- long lamp life
- easy-to-use on-screen menu.
- Low contrast ratio
- few inputs.
If quiet operation and ease of use are more important to you than high resolution and large numbers of different inputs, Philips may have the projector for you. Although it's not especially suited to wide-screen viewing, the Monroe will work with DVD or PC analogue sources, has a low noise level and a long lamp life.
The Monroe is an SVGA (800 by 600 pixel) LCD projector, and is one of the larger projectors in this group test. The case design is pleasant enough, and wouldn’t look out of place in the home. All of the projector’s connectors and the fan exhaust are on the rear panel, so you won’t be able to place it right up against the back wall of your room.
On paper, this isn’t an impressive projector. The light output of 1000 ANSI lumens is average, and the contrast ratio of 350:1 is at the bottom end of the range in this review. It uses one of the lowest rated lamps on test at 120W, but the claimed lamp life is 6000 hours -– the longest in this review. This should help keep running costs down.
Focus and zoom are both manually operated, using two rings around the lens. The 1.3x zoom allows a wider range of image sizes, and the minimum image size of 20in. is smaller than with many of the other projectors on test -– great if you don’t want a massive image and want to concentrate the light to get a bit more brightness.
The Monroe isn’t blessed with a multiplicity of inputs: VGA, S-Video and composite video are the only dedicated picture inputs. Component video is handled through an adapter cable for the VGA port, so you can’t have a PC and a DVD player connected to the projector simultaneously.
The Monroe features auto-standby whereby if no signal is detected for a while, the projector will automatically shut its lamp down. This feature is only really useful when the projector is attached to a PC with power saving enabled, since most DVD players or other video sources don’t have a similar feature. You also get a digital freeze feature, where you can capture a frame from a moving image. This could be useful if, for instance, you’re watching sporting events and want to catch a particular moment. However, you have to go through the on-screen menu system to access the digital freeze -- it would be more useful if it was triggered by a single button on the remote or the control panel.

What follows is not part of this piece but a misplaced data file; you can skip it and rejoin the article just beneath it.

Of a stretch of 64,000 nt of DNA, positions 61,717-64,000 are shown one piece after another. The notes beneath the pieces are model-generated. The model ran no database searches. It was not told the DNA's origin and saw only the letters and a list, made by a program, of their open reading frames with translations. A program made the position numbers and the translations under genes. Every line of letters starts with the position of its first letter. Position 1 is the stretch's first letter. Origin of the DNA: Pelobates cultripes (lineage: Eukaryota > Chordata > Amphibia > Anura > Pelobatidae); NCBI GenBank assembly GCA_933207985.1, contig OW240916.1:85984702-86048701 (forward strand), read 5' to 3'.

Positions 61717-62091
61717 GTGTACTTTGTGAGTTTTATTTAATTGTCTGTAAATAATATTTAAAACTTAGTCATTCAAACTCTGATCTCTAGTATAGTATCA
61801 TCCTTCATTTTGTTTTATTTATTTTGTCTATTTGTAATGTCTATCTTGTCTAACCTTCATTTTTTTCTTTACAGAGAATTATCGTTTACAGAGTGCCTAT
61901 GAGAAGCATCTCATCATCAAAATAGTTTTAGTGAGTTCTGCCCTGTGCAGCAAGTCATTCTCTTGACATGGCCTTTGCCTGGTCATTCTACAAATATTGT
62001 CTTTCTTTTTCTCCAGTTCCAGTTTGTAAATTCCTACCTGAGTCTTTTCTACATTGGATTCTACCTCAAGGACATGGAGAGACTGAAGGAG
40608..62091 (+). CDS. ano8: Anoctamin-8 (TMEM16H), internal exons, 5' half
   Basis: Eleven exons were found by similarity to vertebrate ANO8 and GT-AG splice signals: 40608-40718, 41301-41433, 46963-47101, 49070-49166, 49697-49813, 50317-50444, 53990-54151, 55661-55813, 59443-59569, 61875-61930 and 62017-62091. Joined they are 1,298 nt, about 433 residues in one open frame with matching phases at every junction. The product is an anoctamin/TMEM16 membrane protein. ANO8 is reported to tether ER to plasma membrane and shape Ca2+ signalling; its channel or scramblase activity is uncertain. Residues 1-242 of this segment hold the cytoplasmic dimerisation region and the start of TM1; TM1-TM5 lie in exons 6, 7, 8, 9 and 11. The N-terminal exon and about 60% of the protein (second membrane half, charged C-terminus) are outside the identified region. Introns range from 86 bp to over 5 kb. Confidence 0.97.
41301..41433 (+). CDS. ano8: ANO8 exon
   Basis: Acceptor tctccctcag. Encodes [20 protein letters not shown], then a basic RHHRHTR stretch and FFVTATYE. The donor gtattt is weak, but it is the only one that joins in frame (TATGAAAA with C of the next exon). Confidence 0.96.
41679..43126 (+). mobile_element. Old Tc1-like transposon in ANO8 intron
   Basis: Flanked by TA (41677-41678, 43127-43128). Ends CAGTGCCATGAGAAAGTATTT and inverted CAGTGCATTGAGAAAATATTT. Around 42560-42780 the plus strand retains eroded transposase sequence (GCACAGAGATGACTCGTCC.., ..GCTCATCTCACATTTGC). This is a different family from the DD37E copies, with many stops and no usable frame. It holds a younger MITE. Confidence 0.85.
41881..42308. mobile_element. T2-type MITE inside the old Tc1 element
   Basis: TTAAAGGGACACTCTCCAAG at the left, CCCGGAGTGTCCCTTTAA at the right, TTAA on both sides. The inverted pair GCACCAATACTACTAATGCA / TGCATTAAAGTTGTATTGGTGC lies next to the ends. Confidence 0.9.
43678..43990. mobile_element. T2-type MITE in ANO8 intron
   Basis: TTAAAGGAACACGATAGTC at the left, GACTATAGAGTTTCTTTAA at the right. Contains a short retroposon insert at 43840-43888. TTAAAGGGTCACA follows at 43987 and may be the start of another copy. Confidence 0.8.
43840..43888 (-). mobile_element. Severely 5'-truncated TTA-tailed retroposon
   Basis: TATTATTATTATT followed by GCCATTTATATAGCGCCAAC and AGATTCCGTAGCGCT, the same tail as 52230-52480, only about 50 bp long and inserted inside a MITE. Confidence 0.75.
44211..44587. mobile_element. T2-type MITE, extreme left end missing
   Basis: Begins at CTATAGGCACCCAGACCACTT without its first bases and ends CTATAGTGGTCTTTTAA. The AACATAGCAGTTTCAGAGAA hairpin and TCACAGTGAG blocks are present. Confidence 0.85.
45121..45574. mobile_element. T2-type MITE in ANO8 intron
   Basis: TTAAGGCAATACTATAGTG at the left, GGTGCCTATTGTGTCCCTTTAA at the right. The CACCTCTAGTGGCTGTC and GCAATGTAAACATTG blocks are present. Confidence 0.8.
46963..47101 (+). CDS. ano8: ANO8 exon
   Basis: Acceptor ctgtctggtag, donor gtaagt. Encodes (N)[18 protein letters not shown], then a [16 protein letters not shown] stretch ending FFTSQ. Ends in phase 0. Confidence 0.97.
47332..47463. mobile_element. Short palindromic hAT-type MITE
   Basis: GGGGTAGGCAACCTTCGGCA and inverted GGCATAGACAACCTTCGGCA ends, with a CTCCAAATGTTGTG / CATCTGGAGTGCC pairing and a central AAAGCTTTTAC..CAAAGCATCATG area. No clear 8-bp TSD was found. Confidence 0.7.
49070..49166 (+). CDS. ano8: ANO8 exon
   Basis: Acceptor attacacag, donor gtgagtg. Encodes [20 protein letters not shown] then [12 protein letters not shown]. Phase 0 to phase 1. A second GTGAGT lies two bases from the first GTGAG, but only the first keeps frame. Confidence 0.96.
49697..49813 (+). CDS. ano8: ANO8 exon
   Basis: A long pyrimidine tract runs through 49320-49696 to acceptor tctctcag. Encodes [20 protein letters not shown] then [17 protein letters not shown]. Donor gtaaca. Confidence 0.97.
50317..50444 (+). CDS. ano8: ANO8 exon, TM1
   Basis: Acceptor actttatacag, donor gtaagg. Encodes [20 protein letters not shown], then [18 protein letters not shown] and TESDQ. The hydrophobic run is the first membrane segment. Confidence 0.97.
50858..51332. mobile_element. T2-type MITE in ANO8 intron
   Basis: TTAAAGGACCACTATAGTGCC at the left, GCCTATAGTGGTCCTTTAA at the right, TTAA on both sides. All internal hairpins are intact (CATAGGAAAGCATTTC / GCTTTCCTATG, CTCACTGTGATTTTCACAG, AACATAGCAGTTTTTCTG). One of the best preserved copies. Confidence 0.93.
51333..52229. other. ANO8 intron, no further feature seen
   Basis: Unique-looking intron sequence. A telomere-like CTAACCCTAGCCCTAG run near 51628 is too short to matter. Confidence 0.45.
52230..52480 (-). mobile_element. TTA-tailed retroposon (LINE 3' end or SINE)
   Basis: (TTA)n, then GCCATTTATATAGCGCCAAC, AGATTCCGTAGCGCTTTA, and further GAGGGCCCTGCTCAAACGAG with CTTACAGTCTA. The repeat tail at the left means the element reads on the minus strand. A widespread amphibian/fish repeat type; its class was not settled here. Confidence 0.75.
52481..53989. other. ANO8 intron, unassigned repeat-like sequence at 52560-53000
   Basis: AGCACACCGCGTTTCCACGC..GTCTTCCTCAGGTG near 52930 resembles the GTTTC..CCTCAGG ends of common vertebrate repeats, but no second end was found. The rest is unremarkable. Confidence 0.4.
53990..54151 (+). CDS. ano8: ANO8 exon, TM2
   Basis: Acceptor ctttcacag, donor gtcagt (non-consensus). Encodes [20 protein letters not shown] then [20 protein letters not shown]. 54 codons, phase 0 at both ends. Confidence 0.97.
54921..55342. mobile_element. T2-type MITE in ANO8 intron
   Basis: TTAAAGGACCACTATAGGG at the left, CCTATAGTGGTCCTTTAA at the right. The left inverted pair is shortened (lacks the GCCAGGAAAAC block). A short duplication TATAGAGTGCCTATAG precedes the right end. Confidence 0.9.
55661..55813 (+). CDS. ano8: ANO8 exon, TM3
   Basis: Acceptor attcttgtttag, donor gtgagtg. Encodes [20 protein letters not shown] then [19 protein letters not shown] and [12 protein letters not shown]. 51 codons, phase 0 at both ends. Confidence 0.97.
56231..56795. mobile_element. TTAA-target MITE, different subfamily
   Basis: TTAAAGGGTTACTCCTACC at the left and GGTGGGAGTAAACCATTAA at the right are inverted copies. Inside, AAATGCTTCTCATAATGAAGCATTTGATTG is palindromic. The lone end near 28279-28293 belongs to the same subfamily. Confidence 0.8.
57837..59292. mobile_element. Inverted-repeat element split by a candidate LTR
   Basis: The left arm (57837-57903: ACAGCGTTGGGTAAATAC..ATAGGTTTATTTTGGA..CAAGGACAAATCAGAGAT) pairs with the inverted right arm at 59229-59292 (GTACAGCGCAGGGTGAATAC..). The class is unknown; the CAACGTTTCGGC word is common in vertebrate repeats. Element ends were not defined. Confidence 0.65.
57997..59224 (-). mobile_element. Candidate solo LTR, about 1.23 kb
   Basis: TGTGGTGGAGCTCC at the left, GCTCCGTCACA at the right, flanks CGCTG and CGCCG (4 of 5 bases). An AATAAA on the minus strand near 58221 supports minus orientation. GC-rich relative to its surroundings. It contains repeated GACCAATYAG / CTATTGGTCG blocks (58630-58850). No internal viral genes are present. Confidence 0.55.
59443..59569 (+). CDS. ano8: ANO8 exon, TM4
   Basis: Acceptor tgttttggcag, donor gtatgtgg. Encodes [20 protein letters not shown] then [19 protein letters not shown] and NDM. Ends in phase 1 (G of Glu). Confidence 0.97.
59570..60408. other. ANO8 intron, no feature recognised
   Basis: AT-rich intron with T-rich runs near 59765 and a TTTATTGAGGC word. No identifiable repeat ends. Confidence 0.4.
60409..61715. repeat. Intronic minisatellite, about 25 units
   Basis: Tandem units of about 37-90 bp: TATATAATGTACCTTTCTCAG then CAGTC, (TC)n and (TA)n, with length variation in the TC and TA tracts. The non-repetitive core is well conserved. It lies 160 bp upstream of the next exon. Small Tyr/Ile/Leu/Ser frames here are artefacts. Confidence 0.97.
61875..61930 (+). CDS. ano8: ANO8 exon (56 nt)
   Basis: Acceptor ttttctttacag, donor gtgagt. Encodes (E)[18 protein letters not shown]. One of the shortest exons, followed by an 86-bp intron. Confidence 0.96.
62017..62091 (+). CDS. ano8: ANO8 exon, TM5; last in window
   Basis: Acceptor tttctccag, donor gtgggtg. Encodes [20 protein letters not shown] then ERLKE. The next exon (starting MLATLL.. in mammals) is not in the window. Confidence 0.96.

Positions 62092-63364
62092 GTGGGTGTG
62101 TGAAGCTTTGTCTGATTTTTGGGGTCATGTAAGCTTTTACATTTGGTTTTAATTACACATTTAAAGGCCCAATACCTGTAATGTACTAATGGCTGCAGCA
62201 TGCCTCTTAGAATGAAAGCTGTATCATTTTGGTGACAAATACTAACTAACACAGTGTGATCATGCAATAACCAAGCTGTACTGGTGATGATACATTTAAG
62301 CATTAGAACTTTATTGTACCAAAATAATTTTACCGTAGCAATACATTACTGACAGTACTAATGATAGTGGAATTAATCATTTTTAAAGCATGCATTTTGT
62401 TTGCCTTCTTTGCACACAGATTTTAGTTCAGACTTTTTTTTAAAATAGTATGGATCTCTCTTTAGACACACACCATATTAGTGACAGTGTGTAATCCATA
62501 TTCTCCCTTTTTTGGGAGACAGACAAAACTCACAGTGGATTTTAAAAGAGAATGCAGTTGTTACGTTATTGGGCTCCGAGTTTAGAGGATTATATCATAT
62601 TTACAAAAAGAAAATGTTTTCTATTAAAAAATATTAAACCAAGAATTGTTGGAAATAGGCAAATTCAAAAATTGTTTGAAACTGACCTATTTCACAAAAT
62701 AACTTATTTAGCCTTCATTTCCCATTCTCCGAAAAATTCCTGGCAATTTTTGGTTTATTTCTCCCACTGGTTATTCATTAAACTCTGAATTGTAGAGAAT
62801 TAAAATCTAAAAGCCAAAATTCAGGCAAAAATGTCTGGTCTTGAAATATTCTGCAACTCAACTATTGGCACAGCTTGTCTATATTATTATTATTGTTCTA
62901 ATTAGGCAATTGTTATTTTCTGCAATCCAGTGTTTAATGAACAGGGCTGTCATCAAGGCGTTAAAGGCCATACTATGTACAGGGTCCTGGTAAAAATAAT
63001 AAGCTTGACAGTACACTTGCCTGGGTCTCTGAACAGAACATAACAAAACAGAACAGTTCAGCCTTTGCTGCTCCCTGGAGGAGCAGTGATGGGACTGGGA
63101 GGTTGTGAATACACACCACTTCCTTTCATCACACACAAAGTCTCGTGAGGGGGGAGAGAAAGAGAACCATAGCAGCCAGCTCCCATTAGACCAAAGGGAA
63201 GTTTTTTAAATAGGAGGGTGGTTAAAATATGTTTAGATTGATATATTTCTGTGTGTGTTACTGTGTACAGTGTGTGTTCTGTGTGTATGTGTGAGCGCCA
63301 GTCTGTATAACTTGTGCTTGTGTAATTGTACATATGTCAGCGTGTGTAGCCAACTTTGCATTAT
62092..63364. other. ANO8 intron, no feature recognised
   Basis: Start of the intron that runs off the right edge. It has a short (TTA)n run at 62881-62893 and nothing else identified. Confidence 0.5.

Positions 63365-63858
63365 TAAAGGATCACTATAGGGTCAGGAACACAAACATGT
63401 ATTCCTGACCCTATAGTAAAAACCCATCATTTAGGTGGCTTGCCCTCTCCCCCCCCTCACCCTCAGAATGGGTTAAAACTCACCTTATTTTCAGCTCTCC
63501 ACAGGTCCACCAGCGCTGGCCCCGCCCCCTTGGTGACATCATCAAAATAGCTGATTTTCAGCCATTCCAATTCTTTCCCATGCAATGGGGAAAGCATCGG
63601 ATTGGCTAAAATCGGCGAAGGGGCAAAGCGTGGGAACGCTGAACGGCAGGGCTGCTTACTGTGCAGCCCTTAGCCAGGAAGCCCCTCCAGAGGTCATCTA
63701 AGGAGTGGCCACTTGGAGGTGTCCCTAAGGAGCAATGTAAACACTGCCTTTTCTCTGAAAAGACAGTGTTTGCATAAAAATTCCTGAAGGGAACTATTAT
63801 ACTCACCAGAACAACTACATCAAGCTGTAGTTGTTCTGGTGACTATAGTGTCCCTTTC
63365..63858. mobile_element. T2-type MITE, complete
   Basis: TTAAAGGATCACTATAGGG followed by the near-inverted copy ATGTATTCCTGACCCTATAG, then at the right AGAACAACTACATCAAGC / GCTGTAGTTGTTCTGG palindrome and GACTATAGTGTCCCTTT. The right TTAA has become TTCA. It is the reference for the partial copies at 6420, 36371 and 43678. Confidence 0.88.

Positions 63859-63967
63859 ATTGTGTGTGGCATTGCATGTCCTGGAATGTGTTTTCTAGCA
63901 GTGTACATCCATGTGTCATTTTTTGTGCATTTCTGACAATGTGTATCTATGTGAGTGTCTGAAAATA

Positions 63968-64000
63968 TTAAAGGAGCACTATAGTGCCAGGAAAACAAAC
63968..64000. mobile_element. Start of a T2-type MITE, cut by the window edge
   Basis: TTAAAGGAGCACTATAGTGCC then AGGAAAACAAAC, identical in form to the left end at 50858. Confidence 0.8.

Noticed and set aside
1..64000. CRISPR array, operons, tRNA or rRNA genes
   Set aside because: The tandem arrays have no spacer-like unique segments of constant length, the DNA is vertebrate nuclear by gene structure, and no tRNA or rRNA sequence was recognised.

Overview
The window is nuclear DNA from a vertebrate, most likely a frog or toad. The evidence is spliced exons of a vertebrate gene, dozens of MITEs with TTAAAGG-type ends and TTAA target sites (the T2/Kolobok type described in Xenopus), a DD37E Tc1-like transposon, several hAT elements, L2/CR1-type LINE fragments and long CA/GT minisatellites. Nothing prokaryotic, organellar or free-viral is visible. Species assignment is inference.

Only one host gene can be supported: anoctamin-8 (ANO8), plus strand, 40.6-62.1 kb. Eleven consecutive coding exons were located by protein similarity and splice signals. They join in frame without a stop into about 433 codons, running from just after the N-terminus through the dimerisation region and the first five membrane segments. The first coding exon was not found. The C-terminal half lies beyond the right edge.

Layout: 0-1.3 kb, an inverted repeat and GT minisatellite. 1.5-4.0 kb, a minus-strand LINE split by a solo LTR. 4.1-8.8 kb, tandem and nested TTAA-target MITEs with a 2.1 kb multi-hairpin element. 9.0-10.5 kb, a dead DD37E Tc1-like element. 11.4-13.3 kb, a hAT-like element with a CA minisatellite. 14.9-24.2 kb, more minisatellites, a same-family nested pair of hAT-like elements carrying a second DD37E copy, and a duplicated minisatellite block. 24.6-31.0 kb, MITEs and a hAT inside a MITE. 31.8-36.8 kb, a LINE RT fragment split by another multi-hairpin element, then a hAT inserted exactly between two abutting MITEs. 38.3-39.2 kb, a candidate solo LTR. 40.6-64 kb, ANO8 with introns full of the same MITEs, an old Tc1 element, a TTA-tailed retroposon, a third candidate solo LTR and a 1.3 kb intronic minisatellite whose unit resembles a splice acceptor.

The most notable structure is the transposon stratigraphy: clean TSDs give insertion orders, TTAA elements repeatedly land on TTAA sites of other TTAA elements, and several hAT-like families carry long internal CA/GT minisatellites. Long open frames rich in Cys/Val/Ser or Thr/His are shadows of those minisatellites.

The Monroe has a built-in speaker, but -- as with most projectors -- this isn’t going to produce satisfactory sound for watching movies or playing games. Two audio inputs on 3.5mm jack sockets are provided, and an audio output. When you change the video input, the signal reproduced on the audio output switches between the two audio inputs. You can choose to have the output volume regulated by the projector (using the remote control) or to have a constant output level.
The remote control for the Monroe is a compact affair, but still features all the controls present on the projector itself, and a couple more besides. Curiously, the remote has buttons labelled mouse left and right, yet there’s no mouse output facility on the projector.
Although there only appears to be a single infrared port on the front of the projector, we were able to use the remote control successfully from behind it. The on-screen menu system uses a very clear system of text menus which makes it very simple and quick to find the option you want. This makes up for the smaller number of function buttons on the projector or the remote -– keystone correction being the best example -– that you find on other projectors in this review. You can adjust the aspect ratio of the image on the menu so that, for example, if you’re feeding it an anamorphic image you can view it at its intended aspect ratio.
The Monroe isn’t an outstanding projector. Its lower resolution, fewer inputs and average light output fail to distinguish it from the compeition. Its ease of use is better than most, but this may not be enough to make up for the lack of resolution, especially for wide-screen movies.
|Device Type||LCD projector|
|Nominal Voltage||AC 120/230 V|
|Frequency Required||50/60 Hz|
|Power Consumption Operational||180 Watt|
|Expansion / Connectivity|
1 x composite video input - RCA
1 x S-video input - 4 pin mini-DIN
1 x VGA - 15 pin HD D-Sub (HD-15)
1 x audio line-in - mini-phone stereo 3.5 mm
1 x audio line-out - mini-phone stereo 3.5 mm
|Connector Type||15 pin HD D-Sub (HD-15), 4 pin mini-DIN, RCA, mini-phone stereo 3.5 mm|
|Security Features||security lock slot (cable lock sold separately)|
|Image Contrast Ratio||350:1|
|Image Size||19.7 in - 300 in|
|Projection Distance||3.6 ft - 39 ft|
|Max Sync Rate (V x H)||120 Hz x 108 kHz|
|Digital Video Format||HDTV|
|Analog Video Format||NTSC 3.58, NTSC 4.43, PAL-B/G, PAL-M, PAL-N, SECAM|
|Analog Video Signal||S-Video, component video, composite video|
|Video Interfaces||S-Video, VGA, composite video|
|TV System||SECAM, PAL-B/G, PAL-N, PAL-M, NTSC 4.43, NTSC 3.58|
|Min Operating Temperature||41 °F|
|Max Operating Temperature||95 °F|
|Lamp Type||UHP 120 Watt|
|Lamp Life Cycle||Up to 6000 hour(s)|
|Nominal Voltage||AC 120/230 V (50/60 Hz)|
|Product Line||Philips Monroe|
|Min Image Size||19.7 in|
|Max Image Size||300 in|
|Native Resolution||800 x 600|
|Display Resolution Abbreviation||SVGA|
|Max V-Sync Rate||120 Hz|
|Max H-Sync Rate||108 Hz|
|Video Bandwidth||140 MHz|
|Min Screen Distance||3.6 ft|
|Max Screen Distance||39 ft|
|Display Format||480,000 pixels (800 x 600) x 3|
|Projector Features||SmartSave, SmartSet, freeze frame|
|Projector Lens System|
|Dimensions & Weight|
|Type||A/V cable, S-Video cable, VGA cable, audio adapter|
|Type||Drivers & Utilities|
|Service & Support|
|Type||3 years warranty|
|Service & Support Details|
|Service Included||parts and labor|
|Full Contract Period||3 years|